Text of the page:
Reel Brooklyn: Killer’s Kiss, DUMBO

dumbo-killers-kiss Reel Brooklyn is a biweekly column chronicling the definitive history of Brooklyn on-screen, one film—and neighborhood—at a time.

For decades before his death in 1999 the globe’s reigning genius-director demigod, Stanley Kubrick, had always seemed like a man without a country—a despot in his own kingdom of weird dreams and mega-visions. But he was in fact a born-bred New Yorker, a child of Clinton Avenue in the Bronx, and if of all of his films only his second indie production, 1955’s Killer’s Kiss, flaunted the verve and flavor of the city, it did so in spades. A nickel-&-dime noir with a thin story (it was the 26-year-old’s only original script, a risk he never took again) but enough urban grit to put the bite on many contemporaneous studio-shot noirs, the movie follows a failing boxer (Jamie Smith) as he gets mixed up with a svelte taxi dancer (Irene Kane, with the eyes), whose boss eventually resorts to murder and kidnapping to keep her. That Kubrick largely post-dubbed the entire film puts the already stiff performances at a sad disadvantage, but the crisp visual textures offer a virtual documentary view of what the various boroughs looked like in 1955.


In fact, it already feels like a post-noir—the city is that much realer, the apartments are that much dingier, the urban spaces are that much vaster. Kubrick began as an street photographer for LIFE, and this is the only one of his films where he brought that visual eye to bear, capturing midtown details by score (the window displays, movie marquees, street food, wandering evening crowds, that guy lugging the double bass, a pair of drunken Shriners, the old Penn Station in all of its ironwork glory), and essentially letting the city be its own character, easily overshadowing the film’s actual speaking roles. The movie was shot on the fly without permissions in Times Square and the Bronx, but also in DUMBO, where the hive of post-BQE, decaying-but-still-functional warehouses provided Kubrick with monumental sets he didn’t have to build, generating a sense of the city’s netherworlds untroubled by human beings and seemingly built for giants ages ago. One sequence has Smith’s desperate lug running from hoods across a spectacular warehouse rooftop right west of the Manhattan Bridge—atop a building that may no longer exist. As much as he couldn’t quite pull himself away from Times Square (the taxi dance hall was the Parisian, at Broadway and 49th, though the shots inside are so restricted it’s tempting to think he used another jerryrigged location for interiors), Kubrick was clearly enamored of Plymouth Street, with its Belgian blocks still unpaved. He used its long, warehousey emptiness as a negative-image dream path for the woozy hero midway through the movie, and then returned to it as one of the film’s final face-off locales, sitting right beneath the Manhattan and looking west at the Brooklyn Bridge’s southern limestone tower, in what might be the first cinematic incarnation of DUMBO’s trademarked visual identity: where the most beautiful 19th-century bridge looms like a castle in the mist.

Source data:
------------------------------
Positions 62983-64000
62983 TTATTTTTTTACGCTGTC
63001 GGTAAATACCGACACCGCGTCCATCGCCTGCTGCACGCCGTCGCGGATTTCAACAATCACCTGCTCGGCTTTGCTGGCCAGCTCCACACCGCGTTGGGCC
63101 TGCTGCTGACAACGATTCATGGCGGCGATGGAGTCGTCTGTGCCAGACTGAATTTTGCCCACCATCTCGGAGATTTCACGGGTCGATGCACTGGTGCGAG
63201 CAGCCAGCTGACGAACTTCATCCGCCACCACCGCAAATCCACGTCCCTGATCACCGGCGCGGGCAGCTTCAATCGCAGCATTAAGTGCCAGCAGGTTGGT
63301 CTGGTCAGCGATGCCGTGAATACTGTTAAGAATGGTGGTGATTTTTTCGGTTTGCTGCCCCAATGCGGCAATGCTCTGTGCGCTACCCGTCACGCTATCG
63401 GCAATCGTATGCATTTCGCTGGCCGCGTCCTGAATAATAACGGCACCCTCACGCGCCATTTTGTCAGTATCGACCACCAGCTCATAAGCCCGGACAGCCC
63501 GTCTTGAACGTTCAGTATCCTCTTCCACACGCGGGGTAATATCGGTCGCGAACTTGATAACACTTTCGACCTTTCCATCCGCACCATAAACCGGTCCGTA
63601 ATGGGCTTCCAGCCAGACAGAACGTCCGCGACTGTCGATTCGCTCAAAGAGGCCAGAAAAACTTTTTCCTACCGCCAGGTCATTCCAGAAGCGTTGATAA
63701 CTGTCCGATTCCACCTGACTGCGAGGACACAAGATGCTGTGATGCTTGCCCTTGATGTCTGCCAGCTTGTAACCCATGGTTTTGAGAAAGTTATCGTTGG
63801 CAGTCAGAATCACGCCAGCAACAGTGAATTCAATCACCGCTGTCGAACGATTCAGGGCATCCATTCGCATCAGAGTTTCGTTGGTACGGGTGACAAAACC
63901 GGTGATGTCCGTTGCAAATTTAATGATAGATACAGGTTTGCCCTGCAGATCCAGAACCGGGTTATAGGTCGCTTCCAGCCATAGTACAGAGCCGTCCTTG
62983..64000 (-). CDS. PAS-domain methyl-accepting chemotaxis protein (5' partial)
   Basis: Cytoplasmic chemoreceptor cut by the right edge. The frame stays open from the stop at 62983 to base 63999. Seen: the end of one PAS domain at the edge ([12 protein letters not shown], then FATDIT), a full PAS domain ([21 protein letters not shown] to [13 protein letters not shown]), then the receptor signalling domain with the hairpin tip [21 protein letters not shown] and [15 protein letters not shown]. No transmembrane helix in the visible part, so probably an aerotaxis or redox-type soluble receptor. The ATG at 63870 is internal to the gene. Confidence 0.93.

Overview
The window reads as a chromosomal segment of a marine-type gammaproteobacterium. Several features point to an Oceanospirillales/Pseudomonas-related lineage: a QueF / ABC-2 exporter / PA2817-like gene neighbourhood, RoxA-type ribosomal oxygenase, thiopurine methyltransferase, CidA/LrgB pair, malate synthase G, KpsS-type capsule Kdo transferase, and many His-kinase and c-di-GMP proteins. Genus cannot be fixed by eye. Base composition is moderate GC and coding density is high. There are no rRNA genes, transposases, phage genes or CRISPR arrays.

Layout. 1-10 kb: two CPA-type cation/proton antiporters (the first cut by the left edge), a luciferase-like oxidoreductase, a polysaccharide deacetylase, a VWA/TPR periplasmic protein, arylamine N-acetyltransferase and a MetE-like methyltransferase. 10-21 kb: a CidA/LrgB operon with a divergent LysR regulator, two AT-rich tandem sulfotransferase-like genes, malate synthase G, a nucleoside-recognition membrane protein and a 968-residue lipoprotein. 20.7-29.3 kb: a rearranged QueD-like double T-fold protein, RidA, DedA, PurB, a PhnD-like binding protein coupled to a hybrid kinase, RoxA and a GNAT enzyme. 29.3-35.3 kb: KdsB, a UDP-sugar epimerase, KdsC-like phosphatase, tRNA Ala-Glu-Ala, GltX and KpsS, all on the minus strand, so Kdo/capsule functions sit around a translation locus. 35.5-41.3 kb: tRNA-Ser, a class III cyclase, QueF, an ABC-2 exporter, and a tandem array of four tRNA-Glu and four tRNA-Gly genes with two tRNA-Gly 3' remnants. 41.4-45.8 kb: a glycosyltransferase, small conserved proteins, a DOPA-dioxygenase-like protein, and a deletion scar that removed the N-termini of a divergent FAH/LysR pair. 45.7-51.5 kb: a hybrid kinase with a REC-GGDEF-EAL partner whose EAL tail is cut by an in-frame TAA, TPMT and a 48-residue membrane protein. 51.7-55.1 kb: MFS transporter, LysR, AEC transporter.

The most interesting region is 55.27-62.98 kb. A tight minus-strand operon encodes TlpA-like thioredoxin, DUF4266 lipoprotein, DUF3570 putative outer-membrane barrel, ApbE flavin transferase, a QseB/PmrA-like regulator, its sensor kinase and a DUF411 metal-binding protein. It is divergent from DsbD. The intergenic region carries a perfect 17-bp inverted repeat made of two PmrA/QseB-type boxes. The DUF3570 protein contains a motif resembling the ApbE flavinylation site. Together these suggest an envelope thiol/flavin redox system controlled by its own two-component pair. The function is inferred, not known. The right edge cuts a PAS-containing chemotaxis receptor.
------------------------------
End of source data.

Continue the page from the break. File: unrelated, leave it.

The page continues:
This was a day, the movie lets us know, when New York subway cars had ceiling fans. Kubrick always thought of both Killer’s Kiss and his first feature, Fear and Desire (1953), as juvenilia, and even actively resisted their being disseminated in the age of home video. But given the climactic fight scene alone—set entirely in some waterfront garment warehouse filled with naked, bald, mute female mannequins—it’s a necessary noir, made with a rare passion for the rough grain of the city.


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